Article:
David R. Henderson  

Ludwig von Mises on the Drug War

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I'm at a weekend conference at which we're discussing various works by economists and philosophers. One of the readings is "The Foundations of Liberal Policy," a chapter in Ludwig von Mises's book, Liberalism: The Classical Tradition, published in 1927. Of course, Mises uses "liberalism" in the classical sense. Here's a great quote on laws against alcohol, cocaine, and morphine:

Whoever is convinced that indulgence or excessive indulgence in these poisons is pernicious is not hindered from living abstemiously or temperately. This question cannot be treated exclusively in reference to alcoholism, morphinism, cocainism, etc., which all reasonable men acknowledge to be evils. For if the majority of citizens is, in principle, conceded the right to impose its way of life upon a minority, it is impossible to stop at prohibitions against indulgence in alcohol, morphine, cocaine, and similar poisons. Why should not what is valid for these poisons be valid also for nicotine, caffein, and the like? Why should not the state generally prescribe which foods may be indulged in and which must be avoided because they are injurious?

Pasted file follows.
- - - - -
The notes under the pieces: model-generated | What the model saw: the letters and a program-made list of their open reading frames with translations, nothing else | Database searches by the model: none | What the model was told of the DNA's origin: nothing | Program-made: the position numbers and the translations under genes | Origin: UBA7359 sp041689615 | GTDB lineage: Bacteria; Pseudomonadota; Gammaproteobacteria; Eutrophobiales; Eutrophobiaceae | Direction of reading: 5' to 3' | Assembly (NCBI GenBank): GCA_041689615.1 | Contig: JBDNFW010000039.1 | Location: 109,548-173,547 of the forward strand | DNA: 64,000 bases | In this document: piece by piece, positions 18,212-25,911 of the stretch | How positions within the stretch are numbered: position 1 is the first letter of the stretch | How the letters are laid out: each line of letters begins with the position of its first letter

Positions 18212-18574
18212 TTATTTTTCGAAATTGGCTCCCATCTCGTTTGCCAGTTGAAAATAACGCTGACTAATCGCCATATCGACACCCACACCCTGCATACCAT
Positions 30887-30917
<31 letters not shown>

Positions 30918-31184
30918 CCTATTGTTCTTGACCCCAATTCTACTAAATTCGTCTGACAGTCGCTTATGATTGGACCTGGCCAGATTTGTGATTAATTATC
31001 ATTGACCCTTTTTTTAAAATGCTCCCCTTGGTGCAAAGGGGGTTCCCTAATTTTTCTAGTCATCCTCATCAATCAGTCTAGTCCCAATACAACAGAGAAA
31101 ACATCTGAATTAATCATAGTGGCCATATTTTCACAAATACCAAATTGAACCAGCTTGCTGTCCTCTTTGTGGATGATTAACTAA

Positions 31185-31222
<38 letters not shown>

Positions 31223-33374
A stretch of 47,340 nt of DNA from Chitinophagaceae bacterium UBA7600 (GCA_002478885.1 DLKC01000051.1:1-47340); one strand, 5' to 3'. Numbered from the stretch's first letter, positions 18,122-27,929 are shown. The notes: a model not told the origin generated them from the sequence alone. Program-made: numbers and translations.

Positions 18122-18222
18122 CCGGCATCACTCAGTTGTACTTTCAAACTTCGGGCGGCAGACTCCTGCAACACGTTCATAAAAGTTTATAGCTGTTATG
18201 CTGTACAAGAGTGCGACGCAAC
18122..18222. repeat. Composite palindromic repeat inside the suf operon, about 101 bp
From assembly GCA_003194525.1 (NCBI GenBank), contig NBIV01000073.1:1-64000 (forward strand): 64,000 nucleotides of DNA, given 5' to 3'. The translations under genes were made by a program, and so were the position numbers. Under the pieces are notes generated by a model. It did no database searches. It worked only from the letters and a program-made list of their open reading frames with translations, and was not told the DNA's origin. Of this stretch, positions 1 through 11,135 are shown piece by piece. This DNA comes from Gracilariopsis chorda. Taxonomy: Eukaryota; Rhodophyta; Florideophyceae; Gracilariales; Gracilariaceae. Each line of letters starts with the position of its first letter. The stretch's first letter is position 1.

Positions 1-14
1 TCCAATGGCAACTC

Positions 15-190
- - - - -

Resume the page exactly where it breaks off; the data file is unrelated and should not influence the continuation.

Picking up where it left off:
Of course, he was prescient. The state has been engaging in a war on nicotine and on some foods like fat and salt for some time.

Notice: A U.S. government organization known as the Federal Trade Commission, whose purpose often seems to be to restrain trade and certainly to reduce freedom, has decided that I have to tell you that the publisher of the book I'm quoting above gave me a zero-price copy.


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CATEGORIES: Regulation



COMMENTS (17 to date)
John Fast writes:

As far as I can tell, there are two (invalid) reasons used to justify things like the War on Some Drugs and, now, the War on Some Foods.